Calneh

From Wikipedia, the free encyclopedia
Jump to: navigation, search

Calneh /ˈkælnə/ was said to be one of the four cities founded by Nimrod, according to the Book of Genesis in the Bible. (Genesis 10:10) Its identity is uncertain, and remains a mystery.[1] The verse in question reads, ...the beginning of his kingdom was Babel, and Erech, and Accad, and Calneh, in the land of Shinar, and W.F. Albright proposed[2] that this is not actually a proper name, but merely the Hebrew word meaning "all of them". Isaac Asimov agrees with this view,[3] and the word is translated this way in the Revised Standard Version of the Bible: "The beginning of his kingdom was Babel, Erech, and Accad, all of them in the land of Shinar."

Calneh ("Chalanne") was identified with Ctesiphon in Jerome's Hebrew questions on Genesis, ca. 390 CE.[4] Easton's 1897 Bible Dictionary silently follows Sir Henry Rawlinson in interpreting the Talmudic passage Joma 10a[5] identifying Calneh with the modern Nippur, a lofty mound of earth and rubbish situated in the marshes on the east bank of the Euphrates, but 30 miles distant from its present course, and about 60 miles south-south-east from Babylon.

Calneh is also mentioned in the Book of Amos, and some have also associated this place with Calno which is mentioned in similar terms in the Book of Isaiah. (Amos 6:2, Isaiah 10:9) This is identified by some archaeological scholars as Kulnia, Kullani or Kullanhu, modern Kullan-Köy, between Carchemish on the Euphrates River and Arpad near Aleppo in Northern Syria, about ten kilometers southeast from Arpad.[6] Canneh, mentioned in the Book of Ezekiel 27:23 as one of the towns with which Tyre carried on trade was associated with Calneh by A.T. Olmstead, History of Assyria. Xenophon mentioned a Kainai on the west bank of the Tigris below the Upper Zab.[7]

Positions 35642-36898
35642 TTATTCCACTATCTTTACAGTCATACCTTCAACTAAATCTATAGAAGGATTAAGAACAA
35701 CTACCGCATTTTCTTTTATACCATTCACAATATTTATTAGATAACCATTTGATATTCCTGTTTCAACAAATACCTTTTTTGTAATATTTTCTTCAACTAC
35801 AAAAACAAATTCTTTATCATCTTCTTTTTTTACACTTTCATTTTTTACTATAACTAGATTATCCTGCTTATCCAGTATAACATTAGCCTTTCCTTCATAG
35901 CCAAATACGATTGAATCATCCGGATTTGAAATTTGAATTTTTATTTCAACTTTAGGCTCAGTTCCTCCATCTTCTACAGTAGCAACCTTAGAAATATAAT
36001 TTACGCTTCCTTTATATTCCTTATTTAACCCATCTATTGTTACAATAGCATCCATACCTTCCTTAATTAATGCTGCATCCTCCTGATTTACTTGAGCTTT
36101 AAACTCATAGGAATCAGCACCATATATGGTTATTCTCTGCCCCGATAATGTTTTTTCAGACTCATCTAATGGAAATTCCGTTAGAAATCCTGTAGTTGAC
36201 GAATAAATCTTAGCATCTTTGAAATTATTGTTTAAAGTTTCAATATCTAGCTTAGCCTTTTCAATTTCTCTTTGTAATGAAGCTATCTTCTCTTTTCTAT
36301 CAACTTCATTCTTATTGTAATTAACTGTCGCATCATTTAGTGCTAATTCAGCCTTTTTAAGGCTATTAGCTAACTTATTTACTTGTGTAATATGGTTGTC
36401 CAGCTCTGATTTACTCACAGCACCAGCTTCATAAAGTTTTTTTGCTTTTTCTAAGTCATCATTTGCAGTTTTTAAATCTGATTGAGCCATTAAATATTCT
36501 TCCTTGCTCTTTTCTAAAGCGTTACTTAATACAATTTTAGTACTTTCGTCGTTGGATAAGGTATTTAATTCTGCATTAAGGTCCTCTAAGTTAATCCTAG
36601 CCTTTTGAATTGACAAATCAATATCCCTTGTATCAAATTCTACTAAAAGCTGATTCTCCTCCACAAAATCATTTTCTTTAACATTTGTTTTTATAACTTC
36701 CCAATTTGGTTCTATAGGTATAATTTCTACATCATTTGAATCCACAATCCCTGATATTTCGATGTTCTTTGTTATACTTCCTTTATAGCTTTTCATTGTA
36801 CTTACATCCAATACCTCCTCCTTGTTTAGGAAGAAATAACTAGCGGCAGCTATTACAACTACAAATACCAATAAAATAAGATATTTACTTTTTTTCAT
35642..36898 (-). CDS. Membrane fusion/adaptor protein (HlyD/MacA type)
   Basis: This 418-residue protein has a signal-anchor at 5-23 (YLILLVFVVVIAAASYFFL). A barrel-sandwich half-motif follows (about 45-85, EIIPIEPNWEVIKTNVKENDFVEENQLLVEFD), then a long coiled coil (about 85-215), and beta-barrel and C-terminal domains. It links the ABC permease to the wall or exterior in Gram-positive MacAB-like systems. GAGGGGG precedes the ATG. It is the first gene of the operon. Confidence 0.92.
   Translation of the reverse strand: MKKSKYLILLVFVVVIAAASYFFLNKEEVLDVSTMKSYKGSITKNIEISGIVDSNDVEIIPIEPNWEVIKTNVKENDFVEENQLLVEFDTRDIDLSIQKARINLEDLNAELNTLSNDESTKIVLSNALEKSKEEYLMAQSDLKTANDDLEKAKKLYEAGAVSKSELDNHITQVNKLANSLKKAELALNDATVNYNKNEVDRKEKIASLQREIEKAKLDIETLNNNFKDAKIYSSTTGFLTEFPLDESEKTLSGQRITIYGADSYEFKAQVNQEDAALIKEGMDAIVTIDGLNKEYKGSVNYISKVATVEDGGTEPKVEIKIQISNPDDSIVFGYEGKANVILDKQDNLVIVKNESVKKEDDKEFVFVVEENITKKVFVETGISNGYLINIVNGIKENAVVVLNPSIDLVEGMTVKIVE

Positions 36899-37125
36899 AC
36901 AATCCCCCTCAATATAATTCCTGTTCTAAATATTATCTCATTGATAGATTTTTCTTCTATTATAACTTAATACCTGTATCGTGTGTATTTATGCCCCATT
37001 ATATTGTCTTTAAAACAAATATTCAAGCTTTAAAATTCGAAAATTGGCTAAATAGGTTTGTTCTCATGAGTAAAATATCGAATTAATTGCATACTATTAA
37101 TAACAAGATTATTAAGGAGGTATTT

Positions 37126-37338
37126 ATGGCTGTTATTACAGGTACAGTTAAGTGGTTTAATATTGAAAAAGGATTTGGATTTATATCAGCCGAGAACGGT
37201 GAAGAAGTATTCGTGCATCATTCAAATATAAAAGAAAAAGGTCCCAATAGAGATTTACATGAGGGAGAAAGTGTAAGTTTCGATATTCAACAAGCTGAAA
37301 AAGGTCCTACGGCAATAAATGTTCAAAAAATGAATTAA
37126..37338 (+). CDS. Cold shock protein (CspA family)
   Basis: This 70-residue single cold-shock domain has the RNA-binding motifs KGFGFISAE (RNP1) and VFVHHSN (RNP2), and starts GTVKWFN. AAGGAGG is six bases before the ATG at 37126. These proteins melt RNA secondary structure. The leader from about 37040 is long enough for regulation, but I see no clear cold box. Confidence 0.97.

Calneh figures among the conquests of Shalmaneser III (858 BCE) and Tiglath-Pileser III.

References[edit]

  1. ^ Jewish Encyclopedia, s.v. "Calneh"; A. S. Yahuda, "Calneh in Shinar" Journal of Biblical Literature 65.3 (September 1946:325-327).
  2. ^ Albright, "The End of 'Calneh in Shinar'", Journal of Near Eastern Studies 3 (1944:254f, note 17; Yahuda 1946 registered objections to Albright's emended reading of the Masoretic text.
  3. ^ Palacios, Isaac Asimov ; maps by Rafael (1981). Asimov's guide to the Bible : the Old and New Testaments (Reprint [der Ausg.] in 2 vol. 1968 - 1969. ed.). New York: Wings Books. p. 49. ISBN 978-0517345825. 
  4. ^ Jerome followed Eusebius of Caesarea in this identification (Jewish Encyclopedia).
  5. ^ Rawlinson is credited in the Jewish Encyclopedia; A "guess", according to E.G. Kraeling and J.A. Montgomery "Brief Communications: Calneh Gen. 10:10", Journal of Biblical Literature 1935:233.
  6. ^ Albright 1944:255; Yahuda 1946:327.
  7. ^ Xenophon, Anabasis ii.4, noted in this connection by I J. Gelb, "Calneh" The American Journal of Semitic Languages and Literatures 51.3 (April 1935:189-191) p. 189 note 2.